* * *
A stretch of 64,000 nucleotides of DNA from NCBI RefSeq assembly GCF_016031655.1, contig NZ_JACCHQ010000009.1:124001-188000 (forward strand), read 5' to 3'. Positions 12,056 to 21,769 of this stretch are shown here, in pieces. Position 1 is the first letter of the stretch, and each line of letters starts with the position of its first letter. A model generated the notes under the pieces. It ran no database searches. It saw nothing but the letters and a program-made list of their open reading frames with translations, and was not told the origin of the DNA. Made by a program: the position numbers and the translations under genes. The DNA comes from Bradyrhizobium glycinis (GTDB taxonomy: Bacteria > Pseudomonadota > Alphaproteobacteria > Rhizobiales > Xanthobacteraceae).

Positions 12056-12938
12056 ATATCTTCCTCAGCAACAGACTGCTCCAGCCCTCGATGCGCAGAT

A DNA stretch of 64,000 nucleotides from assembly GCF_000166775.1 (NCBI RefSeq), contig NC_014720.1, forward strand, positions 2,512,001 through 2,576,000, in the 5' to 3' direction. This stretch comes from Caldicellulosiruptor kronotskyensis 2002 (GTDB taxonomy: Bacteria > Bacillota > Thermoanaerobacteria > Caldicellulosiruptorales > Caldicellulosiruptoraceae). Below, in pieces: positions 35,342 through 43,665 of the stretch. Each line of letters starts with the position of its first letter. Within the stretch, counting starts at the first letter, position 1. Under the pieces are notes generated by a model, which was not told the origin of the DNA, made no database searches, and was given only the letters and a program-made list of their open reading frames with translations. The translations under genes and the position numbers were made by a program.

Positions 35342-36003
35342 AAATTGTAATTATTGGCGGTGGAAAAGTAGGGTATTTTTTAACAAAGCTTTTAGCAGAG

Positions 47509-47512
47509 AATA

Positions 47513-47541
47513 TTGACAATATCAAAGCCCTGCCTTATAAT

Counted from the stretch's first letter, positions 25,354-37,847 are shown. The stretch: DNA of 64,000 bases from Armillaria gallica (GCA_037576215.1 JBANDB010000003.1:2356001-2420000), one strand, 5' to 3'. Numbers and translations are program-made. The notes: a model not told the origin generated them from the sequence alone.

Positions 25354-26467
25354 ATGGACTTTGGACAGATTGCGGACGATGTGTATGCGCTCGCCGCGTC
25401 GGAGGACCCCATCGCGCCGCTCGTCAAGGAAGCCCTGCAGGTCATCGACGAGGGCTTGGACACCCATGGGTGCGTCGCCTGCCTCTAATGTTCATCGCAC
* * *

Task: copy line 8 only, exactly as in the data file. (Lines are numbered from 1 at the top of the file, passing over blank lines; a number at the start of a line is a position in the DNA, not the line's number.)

47509 AATA